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Lakehead University Thunderwolves' Leashja Grant drives to the basket in this undated handout photo.Jarron Childs/The Canadian Press

One of Canadian university sports’ most dominant players was a grocery cashier at a corner store in Nassau only a couple of seasons ago.

U.S. visa issues had prevented Leashja Grant from returning from the Bahamas to Texas Tech to finish her NCAA career. She felt defeated. She lost interest in playing.

“Tech was my dream school, I had so much hope, I can say it was probably the love of my life,” Grant said. “But after that, I just went into a dark hole and I had given up. I told my dad I was done with ball.”

She worked out periodically with her dad Trevor, a high-school coach, but said she’d “just lost hope. I wasn’t really keen on basketball. It wasn’t a good year.”

When Lakehead University came calling, Grant admitted she was skeptical.

“I had my doubts,” Grant said. “But the biggest thing was being given a second opportunity after such devastation in 2016.”

Now in her second season with the Thunderwolves, the six-foot-two forward has become a force in the OUA West. She’s third in both scoring (22.3 points) and rebounding (12.7), and has led Lakehead to a 9-1 record, including wins over defending U Sports champion Carleton and No. 2-ranked Ryerson.

“It’s really, really good obviously because Leashja (pronounced lee-AY-zha), her main asset is rebounding, when she played at Texas Tech that’s what she was known for,” said Lakehead coach Jon Kreiner. “But she also has some very good skills for a big player, for a post player. So she can handle the ball, she can shoot the ball, and she’s pretty agile and has a good skill set.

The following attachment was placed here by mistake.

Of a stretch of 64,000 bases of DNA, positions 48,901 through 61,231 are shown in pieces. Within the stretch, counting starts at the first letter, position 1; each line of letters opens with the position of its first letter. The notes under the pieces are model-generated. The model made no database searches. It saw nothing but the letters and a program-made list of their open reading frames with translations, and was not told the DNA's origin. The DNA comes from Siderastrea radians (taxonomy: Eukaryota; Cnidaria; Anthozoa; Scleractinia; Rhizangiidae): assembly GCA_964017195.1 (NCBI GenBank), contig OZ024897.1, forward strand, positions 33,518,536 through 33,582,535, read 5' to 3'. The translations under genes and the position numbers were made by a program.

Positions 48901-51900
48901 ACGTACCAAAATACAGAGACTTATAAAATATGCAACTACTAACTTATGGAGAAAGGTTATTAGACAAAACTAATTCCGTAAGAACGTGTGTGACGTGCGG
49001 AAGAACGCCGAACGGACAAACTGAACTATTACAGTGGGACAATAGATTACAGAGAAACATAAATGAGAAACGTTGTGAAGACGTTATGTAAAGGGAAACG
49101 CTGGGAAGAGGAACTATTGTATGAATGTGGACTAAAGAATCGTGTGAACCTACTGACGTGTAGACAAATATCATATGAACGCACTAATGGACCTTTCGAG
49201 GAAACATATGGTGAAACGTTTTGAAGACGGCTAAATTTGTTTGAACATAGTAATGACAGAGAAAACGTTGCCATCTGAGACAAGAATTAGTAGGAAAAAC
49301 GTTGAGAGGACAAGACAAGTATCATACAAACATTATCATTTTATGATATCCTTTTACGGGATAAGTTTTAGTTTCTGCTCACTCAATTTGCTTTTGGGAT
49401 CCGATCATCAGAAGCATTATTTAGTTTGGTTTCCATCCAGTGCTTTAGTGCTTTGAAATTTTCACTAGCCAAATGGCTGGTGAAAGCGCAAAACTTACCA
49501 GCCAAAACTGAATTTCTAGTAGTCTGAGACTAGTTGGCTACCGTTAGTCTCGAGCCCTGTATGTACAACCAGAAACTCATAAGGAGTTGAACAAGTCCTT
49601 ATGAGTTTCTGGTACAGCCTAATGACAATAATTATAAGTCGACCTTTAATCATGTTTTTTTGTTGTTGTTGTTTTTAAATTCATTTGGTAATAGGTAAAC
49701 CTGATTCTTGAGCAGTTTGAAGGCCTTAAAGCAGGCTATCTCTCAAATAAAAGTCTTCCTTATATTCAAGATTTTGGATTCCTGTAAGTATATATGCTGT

“Basically we’re having the best player on the court each night, and so just learning how to play off of her has been our biggest challenge over the last little bit, and it’s a great challenge to have and we’re kind of jelling on that right now and figuring things out.”

The 24-year-old Grant averaged 7.7 points and 6.8 rebounds in 2015-16, her one season at Texas Tech before her visa expired. She made the mistake of returning home to renew it, and wasn’t allowed back.

Prior to Texas Tech, she played junior college basketball for Trinity Valley in Athens, Texas, averaging 12.1 points and 12.9 boards in her second and final season. She registered 23 double-doubles, and broke the school record when she hauled down 31 rebounds in a game.

Grant’s basketball was seemingly behind her when Donnathon Moss put a bug in Lakehead’s ear. Moss is also from the Bahamas, and is an assistant coach at Northern Alberta Institute of Technology and a good friend of Kreiner’s assistant coach Lou Pero.

Grant admits she didn’t know a lot about Canada.

“When I thought of Canada, the only thing I thought of was snow,” she said, laughing.

Grant went on to earn OUA MVP last season, and her game has only continued to grow this season.

“Last year I was nervous and had all those jitters, but this year I’m breaking out a little bit, and I’m understanding the value (of U Sports),” she said.

What hasn’t grown is her feelings for the cold. It was a brisk -9 C during a recent phone interview.

“Yeah, it’s freezing,” she said.

The psychology major hopes to play professionally next season. Does she have any preference where?

“Somewhere hot,” Grant deadpanned.

Grant, whose favourite player is Dirk Nowitzki, is also a key member of the Bahamas’ women’s team. She led the country in both scoring and rebounding at the Centrobasket championships last summer where the Bahamas finished fifth.

Grant’s brother Trevon is a senior guard at Acadia University in Wolfville, N.S.

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